IGA brings back odd-looking fruit and veggies

Sobeys Quebec launches six-week program for second year in a row

Odd looking fruit and vegetables (CNW Group/Sobeys Québec)Odd looking fruit and vegetables (CNW Group/Sobeys Québec)

Selling ugly produce has had beautiful results for IGA store in Quebec.

Following the success of the first edition and at the request of shoppers, Sobeys Quebec has brought back its program to sell odd-looking fruit and vegetables for the second year.

IGA and its grocers will offer six product varieties in each of their supermarkets throughout the province and at, priced at about 30% less than regular produce. For six weeks beginning Aug. 11, a half-dozen varieties of odd-looking fruits and vegetables will be sold in the produce sections of all Quebec IGA stores.

Varieties include cucumbers, carrots, tomatoes, beets, peppers and onions.

“IGA is always listening to consumers,” says Marie-Noëlle Cano, director, public Affairs and sustainability at Sobeys Québec. “This initiative is a response to requests from many Quebecers who want to make responsible choices by purchasing fruit and vegetables that are locally grown, less perfect-looking, but every bit as good.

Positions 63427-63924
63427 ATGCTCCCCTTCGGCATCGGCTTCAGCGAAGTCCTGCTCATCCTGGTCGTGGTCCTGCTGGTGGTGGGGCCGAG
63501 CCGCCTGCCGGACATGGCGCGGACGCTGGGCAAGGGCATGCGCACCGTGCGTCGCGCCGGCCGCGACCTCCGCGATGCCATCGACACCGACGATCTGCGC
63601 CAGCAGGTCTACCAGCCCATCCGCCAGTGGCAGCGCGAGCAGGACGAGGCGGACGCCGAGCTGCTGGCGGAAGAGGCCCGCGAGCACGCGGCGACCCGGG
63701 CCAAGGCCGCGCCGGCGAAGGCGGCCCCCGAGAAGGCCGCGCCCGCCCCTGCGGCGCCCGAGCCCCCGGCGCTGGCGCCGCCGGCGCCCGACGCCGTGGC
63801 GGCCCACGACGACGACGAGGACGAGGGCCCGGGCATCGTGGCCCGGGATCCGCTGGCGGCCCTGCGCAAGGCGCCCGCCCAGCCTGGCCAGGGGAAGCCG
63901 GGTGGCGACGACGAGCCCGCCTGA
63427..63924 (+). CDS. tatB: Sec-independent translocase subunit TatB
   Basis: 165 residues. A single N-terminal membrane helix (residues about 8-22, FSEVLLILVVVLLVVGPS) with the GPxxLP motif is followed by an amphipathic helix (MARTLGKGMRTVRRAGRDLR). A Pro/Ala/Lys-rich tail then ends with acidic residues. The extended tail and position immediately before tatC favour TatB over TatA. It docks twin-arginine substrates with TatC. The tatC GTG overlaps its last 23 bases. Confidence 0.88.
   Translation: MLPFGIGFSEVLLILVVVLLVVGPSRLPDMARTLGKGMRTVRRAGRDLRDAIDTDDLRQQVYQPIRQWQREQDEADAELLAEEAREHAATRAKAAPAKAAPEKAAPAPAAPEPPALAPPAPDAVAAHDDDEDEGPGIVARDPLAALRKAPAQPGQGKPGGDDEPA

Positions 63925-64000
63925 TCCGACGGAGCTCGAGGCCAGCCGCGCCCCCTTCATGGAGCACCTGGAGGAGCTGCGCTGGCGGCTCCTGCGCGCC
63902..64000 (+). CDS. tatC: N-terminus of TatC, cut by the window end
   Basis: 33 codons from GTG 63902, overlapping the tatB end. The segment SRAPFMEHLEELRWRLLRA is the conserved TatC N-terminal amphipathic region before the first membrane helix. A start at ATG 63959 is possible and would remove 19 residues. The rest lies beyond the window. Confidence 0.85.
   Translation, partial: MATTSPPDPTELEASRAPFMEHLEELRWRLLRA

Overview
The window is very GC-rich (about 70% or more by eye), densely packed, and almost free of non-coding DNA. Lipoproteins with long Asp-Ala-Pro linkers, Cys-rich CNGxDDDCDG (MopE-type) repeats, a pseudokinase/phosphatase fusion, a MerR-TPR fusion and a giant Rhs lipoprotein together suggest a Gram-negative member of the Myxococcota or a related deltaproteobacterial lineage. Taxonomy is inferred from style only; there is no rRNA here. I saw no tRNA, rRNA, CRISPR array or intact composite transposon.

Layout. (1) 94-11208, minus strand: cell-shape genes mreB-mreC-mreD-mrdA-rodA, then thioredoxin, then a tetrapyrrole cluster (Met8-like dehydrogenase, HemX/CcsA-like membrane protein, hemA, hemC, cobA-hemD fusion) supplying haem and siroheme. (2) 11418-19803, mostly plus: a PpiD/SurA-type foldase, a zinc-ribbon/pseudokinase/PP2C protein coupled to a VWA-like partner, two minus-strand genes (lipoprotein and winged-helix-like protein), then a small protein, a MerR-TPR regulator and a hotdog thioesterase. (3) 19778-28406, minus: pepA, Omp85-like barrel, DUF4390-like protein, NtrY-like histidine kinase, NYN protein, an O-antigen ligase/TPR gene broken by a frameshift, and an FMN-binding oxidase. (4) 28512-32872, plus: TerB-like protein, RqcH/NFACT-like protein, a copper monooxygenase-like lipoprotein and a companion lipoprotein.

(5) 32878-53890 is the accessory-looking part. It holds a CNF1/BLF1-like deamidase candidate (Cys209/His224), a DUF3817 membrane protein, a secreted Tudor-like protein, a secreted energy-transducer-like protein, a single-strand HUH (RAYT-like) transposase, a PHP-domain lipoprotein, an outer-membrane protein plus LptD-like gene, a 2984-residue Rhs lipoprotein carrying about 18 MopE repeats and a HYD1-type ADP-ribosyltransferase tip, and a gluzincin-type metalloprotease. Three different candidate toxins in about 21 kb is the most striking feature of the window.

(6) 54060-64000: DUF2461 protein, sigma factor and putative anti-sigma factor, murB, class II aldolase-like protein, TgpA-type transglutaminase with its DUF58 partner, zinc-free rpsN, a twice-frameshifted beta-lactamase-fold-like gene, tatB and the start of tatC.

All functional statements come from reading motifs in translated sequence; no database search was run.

READ: Quebec IGAs stock odd-shaped produce

According to a Sobeys Quebec press release, consumers snapped up 3.6 tonnes of six varieties of so-called ugly produce over a six-week period in Aug. and Sept last summer.

Overall sales for the sad-sack fruit and vegetables were up 24% for the same six-week period

Sales of misshapen beets, which are traditionally among the least popular produce items, were up a whopping 91 percent.

Carrot sales were also up (31%), as were tomatoes (20%), peppers (14%) and cucumbers (7%).

An offshoot of IGA’s year-old Joy of Eating Better program, which aims to both inspire and encourage Quebeckers to eat healthier by making responsible food choices and cooking more, the program offers people reasons to love less-than-perfect produce.

The grocer recommends stocking up produce for the fall. It also notes all products involved with the program are Quebec-grown, and have the same taste as standard produce as well as the same nutritional value.